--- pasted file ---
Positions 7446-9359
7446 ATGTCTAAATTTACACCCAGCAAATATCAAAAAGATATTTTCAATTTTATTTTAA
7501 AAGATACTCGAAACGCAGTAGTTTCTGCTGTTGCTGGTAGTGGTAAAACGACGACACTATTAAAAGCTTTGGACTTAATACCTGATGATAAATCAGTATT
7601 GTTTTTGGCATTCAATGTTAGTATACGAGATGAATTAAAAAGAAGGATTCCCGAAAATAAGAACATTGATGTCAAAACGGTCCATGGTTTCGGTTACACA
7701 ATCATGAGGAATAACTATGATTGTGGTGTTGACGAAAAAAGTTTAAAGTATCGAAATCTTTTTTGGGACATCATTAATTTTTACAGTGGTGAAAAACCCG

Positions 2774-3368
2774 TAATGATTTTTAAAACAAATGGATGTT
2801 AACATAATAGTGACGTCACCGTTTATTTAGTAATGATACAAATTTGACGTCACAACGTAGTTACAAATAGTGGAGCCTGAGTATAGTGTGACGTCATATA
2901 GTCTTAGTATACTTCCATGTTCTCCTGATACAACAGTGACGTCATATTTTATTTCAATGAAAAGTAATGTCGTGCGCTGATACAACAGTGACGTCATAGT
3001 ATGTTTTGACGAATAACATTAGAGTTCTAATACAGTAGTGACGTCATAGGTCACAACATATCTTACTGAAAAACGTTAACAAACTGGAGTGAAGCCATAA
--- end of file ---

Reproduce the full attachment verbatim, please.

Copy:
Positions 7446-9359
7446 ATGTCTAAATTTACACCCAGCAAATATCAAAAAGATATTTTCAATTTTATTTTAA
7501 AAGATACTCGAAACGCAGTAGTTTCTGCTGTTGCTGGTAGTGGTAAAACGACGACACTATTAAAAGCTTTGGACTTAATACCTGATGATAAATCAGTATT
7601 GTTTTTGGCATTCAATGTTAGTATACGAGATGAATTAAAAAGAAGGATTCCCGAAAATAAGAACATTGATGTCAAAACGGTCCATGGTTTCGGTTACACA
7701 ATCATGAGGAATAACTATGATTGTGGTGTTGACGAAAAAAGTTTAAAGTATCGAAATCTTTTTTGGGACATCATTAATTTTTACAGTGGTGAAAAACCCG

Positions 2774-3368
2774 TAATGATTTTTAAAACAAATGGATGTT
2801 AACATAATAGTGACGTCACCGTTTATTTAGTAATGATACAAATTTGACGTCACAACGTAGTTACAAATAGTGGAGCCTGAGTATAGTGTGACGTCATATA
2901 GTCTTAGTATACTTCCATGTTCTCCTGATACAACAGTGACGTCATATTTTATTTCAATGAAAAGTAATGTCGTGCGCTGATACAACAGTGACGTCATAGT
3001 ATGTTTTGACGAATAACATTAGAGTTCTAATACAGTAGTGACGTCATAGGTCACAACATATCTTACTGAAAAACGTTAACAAACTGGAGTGAAGCCATAA